MoA erodes normative standards by encouraging their non-uniform, subjectivist or relativist

applications, the consequences of which are inconsistent with the universality of human

rights149 and the concept of the rule of law.150 The lack of clarity inherent in the MoA makes for a lack of predictability in judicial decision making which is inconsistent with the principle

of legal certainty.151 The search for consensus is thus contrary to basic rule of law

144 Given the very significant and controversial legislative reform that would have to follow,

it is open to question whether a bare or small majority decision by the ECtHR should be sufficient. Quaere whether a finding of violation should need, for example, 12 votes out of 17 in the Grand Chamber? Murray, supra n 00, observes that there was a convention in the ECJ that established jurisprudence would not be overruled on the basis of a bare or narrow majority even of the full court.

145 A. 38590/10 (25 March 2014), (to rules concerning family reunification). An application

to refer the case to the GC was accepted.

146 See MacDonald, supra n 00; Z. v. Finland, A. 220009/93, dissenting opinion of judge De

Meyer (concept should be banished); Engeland and Hanseid v. Norway, A. 34438/04, concurring opinion of Judge Rozakis (concept often used automatically and unnecessarily); C. Rozakis, ‘Through the Looking Glass: An Insider’s View of the Margin of Appreciation’ in Mélanges en l’honneur de Jean-Paul Costa (...: Dalloz, 2011)..

147Z v. Finland, A. 22009/93, dissenting opinion.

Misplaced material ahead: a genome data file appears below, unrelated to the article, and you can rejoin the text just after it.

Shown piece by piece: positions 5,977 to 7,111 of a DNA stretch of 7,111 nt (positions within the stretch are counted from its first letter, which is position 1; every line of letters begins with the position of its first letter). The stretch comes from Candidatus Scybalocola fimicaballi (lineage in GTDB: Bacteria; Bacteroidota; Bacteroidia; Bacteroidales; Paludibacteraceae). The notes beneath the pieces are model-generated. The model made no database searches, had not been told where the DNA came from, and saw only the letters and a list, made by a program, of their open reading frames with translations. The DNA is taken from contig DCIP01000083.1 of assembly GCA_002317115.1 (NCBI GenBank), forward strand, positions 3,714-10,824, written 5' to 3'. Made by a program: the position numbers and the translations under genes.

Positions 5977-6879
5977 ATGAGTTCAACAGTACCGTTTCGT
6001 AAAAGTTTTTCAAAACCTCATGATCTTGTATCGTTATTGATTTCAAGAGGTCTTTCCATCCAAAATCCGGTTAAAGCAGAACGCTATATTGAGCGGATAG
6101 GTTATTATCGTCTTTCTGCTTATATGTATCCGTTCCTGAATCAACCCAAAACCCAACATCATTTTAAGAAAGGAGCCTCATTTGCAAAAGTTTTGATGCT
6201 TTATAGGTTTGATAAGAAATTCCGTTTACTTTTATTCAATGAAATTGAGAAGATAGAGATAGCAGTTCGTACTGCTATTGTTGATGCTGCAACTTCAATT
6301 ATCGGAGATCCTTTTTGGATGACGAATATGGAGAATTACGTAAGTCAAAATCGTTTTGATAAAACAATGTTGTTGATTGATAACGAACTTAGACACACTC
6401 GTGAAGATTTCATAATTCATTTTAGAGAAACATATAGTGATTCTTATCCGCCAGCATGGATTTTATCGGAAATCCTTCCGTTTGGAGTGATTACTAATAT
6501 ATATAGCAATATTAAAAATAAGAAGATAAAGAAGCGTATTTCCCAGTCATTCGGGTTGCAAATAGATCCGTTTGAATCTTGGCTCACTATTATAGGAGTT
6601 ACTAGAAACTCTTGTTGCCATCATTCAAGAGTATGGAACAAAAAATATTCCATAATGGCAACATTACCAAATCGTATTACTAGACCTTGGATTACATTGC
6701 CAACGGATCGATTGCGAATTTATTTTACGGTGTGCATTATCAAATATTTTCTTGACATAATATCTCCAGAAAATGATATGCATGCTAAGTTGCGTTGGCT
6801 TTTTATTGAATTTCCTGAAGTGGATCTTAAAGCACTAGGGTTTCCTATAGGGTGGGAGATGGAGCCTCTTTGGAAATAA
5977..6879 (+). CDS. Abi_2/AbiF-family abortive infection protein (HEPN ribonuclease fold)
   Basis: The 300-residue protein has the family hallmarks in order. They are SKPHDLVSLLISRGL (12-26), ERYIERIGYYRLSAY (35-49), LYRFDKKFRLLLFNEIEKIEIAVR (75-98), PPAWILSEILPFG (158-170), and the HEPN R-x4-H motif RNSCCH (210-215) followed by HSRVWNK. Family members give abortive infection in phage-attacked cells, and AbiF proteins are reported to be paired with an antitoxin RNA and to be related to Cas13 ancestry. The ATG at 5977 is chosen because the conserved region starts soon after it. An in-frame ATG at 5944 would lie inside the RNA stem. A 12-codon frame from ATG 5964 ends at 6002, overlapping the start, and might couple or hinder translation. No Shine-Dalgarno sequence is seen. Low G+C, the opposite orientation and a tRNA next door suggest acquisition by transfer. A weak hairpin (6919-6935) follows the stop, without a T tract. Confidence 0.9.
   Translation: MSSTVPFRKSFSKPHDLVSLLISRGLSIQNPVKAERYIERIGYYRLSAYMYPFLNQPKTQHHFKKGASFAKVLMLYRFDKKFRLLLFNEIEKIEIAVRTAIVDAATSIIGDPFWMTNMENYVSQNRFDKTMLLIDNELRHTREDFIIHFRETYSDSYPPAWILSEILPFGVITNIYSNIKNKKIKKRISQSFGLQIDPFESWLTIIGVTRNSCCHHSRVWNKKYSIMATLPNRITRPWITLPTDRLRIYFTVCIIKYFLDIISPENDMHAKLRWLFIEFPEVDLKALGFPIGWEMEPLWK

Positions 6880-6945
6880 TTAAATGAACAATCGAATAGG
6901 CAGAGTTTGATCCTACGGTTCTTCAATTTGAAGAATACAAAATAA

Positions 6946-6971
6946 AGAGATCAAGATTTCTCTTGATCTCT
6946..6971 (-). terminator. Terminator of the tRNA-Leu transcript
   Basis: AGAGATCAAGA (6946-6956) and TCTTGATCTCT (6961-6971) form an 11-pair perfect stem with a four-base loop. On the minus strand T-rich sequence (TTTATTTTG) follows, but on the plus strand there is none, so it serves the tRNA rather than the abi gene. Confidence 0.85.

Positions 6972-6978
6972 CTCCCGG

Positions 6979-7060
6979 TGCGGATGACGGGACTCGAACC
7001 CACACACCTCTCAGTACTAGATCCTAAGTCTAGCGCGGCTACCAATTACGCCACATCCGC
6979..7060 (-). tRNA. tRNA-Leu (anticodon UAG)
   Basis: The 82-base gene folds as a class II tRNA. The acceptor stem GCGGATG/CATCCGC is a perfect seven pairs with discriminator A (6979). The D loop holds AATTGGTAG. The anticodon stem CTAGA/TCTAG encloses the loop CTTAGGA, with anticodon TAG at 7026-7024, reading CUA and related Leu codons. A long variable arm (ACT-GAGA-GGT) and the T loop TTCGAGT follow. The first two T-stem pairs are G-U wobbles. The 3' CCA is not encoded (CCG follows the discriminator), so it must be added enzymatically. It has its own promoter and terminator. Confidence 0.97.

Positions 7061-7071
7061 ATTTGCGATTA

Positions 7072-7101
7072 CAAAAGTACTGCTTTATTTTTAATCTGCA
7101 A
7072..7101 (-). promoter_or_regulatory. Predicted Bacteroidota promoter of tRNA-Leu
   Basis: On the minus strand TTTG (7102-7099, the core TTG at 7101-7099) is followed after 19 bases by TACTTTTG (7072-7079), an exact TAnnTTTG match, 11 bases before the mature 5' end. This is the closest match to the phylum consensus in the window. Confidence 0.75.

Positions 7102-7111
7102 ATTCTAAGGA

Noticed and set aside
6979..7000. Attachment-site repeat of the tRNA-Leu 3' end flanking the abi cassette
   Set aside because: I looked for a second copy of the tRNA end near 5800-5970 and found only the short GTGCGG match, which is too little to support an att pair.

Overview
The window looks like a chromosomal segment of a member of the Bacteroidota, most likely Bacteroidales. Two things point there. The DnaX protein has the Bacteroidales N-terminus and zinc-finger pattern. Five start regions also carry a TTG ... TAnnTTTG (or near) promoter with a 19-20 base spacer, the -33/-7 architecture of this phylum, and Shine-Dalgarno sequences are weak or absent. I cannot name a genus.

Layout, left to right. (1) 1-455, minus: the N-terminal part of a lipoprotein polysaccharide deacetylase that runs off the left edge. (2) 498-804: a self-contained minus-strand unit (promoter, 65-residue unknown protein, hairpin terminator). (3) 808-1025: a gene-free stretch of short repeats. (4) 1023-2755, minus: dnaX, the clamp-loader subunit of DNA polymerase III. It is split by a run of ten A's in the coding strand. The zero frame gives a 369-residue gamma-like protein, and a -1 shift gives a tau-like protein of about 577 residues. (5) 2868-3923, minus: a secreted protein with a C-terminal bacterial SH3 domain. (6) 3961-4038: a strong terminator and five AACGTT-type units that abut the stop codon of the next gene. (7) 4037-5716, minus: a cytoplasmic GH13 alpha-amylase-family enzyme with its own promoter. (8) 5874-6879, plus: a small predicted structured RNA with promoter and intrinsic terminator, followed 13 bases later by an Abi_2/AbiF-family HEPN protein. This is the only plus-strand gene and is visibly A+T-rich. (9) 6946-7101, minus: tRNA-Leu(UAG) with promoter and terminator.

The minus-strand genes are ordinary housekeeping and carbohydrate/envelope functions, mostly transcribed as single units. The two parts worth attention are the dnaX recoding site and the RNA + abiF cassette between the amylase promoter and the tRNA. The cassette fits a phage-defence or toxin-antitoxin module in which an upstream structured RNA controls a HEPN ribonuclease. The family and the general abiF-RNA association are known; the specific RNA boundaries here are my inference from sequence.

148 See G. Letsas, A Theory of Interpretation of the ECHR (Oxford: OUP, 2010); E.

Benvenisti, ‘Margin of Appreciation, Consensus, and Universal Standards’ (1999) 31 Journal of International Law and Politics 843; A. Lester, ‘Universality Versus Subsidiarity: a Reply’ (1998) European Human Rights Law Review 73; Arai-Takahashi, supra n. 00 (2013);

Kratochvil supra n 00; Murray, (Chief Justice of Ireland) ‘Consensus: Concordance, or Hegemony of the Majority?’ in Dialogue Between Judges, supra n 00; T. H. Jones, ‘The

Devaluation of Human Rights Under the European Convention’ (1995) Public Law 430; G. Itzcovich, ‘One, None and a Hundred Thousand Margins of Appreciation: The Lautsi Case’ (2013) 13 Human Rights Law Review 287.

149 See E. Brems, Human Rights: Universality and Diversity (The Hague: Kluwer, 2001)

357-421.

150 See Shany, supra n 00, at 912.

151 See J. A. Brauch, ‘The Dangerous Search for an Elusive Consensus: What the Supreme

Figure

Fig 1 - Misunderstanding of the Margin of Appreciation

Fig 1 -

Misunderstanding of the Margin of Appreciation p.30
Fig 3: No MoA

Fig 3:

No MoA p.31
Related subjects :